As the saying goes, build it and they will come. Or in the case of Jerry the Bear, make it cuddly and children will flock to it. The invention of two recent Northwestern University graduates that teaches children how to take charge of their type 1 diabetes coincides with a boom in the childproofing industry that includes everything from child-safe locks to professional in-home childproofing assessments.
If this seems like an odd industry to be seeing such an explosion, consider all the opportunities for growth. There will always be a market for parents to protect their children, and it’s one that requires continuous creativity and innovation. Couple that with the boom in mommy blogs and celebrity parenting news, and there’s no end to the possibilities. And you don’t have to be a mom to take part or care. The same goes for young entrepreneurs of any field. If it serves a greater good and has yet to be made, a golden opportunity awaits.
Jerry is the brainchild of Hannah Chung and Aaron Horowitz, engineering students who created the bear for Northwestern University’s Design for America Project. The theme that year was helping those with diabetes. The students knew they wanted to help children, but had to figure out what it was that was missing in the health and wellness market and in the lives of children.
When designing Jerry, the creators carved a niche; at the time, there were few products on the market for children to help them cope with their disease, let alone any that were also entertaining. It was especially needed, seeing as the disease is diagnosed in the range of from 3 to 6 years old, Chung said. She described their research and development as “human-centered design and user observation.”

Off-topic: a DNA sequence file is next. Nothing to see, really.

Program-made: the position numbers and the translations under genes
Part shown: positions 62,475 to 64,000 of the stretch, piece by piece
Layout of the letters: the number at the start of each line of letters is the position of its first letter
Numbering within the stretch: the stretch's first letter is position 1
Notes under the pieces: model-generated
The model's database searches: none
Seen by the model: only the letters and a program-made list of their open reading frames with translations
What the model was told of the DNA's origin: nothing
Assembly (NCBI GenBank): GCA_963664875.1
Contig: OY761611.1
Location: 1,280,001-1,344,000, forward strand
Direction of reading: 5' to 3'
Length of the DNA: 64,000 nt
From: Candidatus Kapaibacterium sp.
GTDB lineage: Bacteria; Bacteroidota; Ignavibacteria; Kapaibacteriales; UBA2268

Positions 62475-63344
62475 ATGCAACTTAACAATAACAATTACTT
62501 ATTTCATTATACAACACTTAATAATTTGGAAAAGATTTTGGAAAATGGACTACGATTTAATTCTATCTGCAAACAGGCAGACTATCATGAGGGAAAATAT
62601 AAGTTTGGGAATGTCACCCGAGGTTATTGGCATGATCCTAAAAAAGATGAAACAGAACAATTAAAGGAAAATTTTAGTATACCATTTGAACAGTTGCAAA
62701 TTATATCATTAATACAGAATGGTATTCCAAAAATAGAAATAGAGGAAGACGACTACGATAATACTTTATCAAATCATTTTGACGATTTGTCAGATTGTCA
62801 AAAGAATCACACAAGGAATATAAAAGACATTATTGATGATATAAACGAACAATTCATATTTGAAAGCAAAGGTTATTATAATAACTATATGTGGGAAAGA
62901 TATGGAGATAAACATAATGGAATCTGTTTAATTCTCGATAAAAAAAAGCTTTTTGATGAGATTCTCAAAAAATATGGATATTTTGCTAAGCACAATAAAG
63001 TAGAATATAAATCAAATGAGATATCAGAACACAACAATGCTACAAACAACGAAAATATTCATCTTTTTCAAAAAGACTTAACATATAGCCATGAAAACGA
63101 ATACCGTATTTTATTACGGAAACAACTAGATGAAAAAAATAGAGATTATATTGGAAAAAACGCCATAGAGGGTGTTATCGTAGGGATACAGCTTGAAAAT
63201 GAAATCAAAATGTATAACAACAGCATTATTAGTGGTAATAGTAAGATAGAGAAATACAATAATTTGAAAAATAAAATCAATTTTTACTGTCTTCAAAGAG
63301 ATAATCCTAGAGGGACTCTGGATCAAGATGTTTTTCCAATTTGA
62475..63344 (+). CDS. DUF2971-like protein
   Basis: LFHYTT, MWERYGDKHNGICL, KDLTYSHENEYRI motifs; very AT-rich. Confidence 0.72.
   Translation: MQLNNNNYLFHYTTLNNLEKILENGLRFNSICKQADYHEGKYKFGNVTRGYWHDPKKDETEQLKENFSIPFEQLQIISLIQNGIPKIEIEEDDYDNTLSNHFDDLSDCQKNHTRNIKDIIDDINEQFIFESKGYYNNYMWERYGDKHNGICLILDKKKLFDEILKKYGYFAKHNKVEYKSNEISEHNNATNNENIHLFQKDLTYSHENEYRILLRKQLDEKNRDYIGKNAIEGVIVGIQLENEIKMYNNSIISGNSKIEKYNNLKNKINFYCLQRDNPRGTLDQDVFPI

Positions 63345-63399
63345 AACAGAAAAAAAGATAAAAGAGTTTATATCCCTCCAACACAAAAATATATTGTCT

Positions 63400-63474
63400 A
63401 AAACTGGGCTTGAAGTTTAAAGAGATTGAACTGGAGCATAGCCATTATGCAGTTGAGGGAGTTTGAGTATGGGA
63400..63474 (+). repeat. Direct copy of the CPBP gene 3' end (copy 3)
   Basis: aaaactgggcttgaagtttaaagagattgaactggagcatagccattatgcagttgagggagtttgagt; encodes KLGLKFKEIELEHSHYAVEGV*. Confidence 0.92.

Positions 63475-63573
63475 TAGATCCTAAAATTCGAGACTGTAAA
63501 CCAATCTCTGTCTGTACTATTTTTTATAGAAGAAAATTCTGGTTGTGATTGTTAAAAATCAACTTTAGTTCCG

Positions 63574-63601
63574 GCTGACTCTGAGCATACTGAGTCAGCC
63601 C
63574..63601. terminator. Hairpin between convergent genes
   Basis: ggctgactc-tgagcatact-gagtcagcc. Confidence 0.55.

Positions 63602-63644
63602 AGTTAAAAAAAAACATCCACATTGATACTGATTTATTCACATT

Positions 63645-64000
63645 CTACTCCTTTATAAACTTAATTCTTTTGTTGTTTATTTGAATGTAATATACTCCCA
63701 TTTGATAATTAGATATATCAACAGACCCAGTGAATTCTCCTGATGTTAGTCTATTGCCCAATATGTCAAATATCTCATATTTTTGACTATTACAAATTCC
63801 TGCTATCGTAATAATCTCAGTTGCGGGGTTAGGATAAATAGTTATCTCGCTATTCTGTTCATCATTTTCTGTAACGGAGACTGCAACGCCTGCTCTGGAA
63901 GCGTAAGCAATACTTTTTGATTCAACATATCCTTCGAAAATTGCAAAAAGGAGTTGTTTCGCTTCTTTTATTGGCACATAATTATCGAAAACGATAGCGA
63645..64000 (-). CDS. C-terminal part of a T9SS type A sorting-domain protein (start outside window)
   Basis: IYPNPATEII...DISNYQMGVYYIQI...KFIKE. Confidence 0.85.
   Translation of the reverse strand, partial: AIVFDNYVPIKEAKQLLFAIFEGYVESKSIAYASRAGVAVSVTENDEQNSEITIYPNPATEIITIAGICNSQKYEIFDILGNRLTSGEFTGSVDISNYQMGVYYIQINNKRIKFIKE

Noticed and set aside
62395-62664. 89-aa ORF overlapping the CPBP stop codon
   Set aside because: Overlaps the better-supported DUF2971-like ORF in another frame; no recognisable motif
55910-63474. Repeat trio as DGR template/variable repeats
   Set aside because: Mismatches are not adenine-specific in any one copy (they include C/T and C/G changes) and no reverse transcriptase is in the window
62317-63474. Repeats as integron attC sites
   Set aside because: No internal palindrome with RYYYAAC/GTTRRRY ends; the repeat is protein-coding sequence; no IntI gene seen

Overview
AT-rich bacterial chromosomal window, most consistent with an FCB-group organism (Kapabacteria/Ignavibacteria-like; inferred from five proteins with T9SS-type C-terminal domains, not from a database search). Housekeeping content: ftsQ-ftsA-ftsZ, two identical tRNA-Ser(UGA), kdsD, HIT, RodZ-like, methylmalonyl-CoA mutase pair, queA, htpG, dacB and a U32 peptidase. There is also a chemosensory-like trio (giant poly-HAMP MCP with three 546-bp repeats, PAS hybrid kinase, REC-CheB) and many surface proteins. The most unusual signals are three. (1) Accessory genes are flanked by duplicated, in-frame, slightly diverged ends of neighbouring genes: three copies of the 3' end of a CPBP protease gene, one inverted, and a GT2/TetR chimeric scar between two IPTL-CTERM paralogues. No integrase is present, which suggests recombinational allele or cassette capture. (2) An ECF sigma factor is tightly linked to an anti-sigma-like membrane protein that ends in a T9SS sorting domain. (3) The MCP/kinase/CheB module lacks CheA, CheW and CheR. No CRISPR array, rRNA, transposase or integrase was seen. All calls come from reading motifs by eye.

What they created took their research to a new level.
“Jerry is entirely interactive,” said Horowitz, chief executive officer and chief hardware officer. “Kids take care of him much the same way that kids take care of themselves.”
Kids can inject their bears with pretend insulin and play educational games, all while keeping track of their progress.
“Here’s this medium and a tool that kids are so familiar with,” Horowitz said. With diabetes, “kids are faced with a whole host of complicated information that they have to learn.”
Product research involved talking to experts such as endocrinologists and other health care providers. But the most important pundits were the kids who would benefit from their invention. The inventors regularly saw children clutching their teddy bears, which ultimately served as inspiration.
“The best advice for creating a product which actually serves a purpose is to talk to people before you even start designing,” said Chung, the chief creative officer and chief testing officer. “Talk to people who are actually going to use it.”
Even though products like Jerry the Bear are certainly innovative, designing a successful, new product does not require re-inventing the wheel. Rather, it’s important to be sensitive and open to people’s needs. Like in the childproofing industry, there’s always room for expansion. The next steps for Chung and Horowitz are creating toys to tackle asthma and obesity in children.
“We want to continue this process of improving the lives of children with chronic illness,” Chung said.
Be it window guards or talking teddy bears, there’s a niche market out there waiting to be utilized. The industry might not be the most glamorous or obvious to the eager young entrepreneur, but it could have a big payoff in terms of social capital.
“It’s about creating a product that serves a human need,” said Chung.
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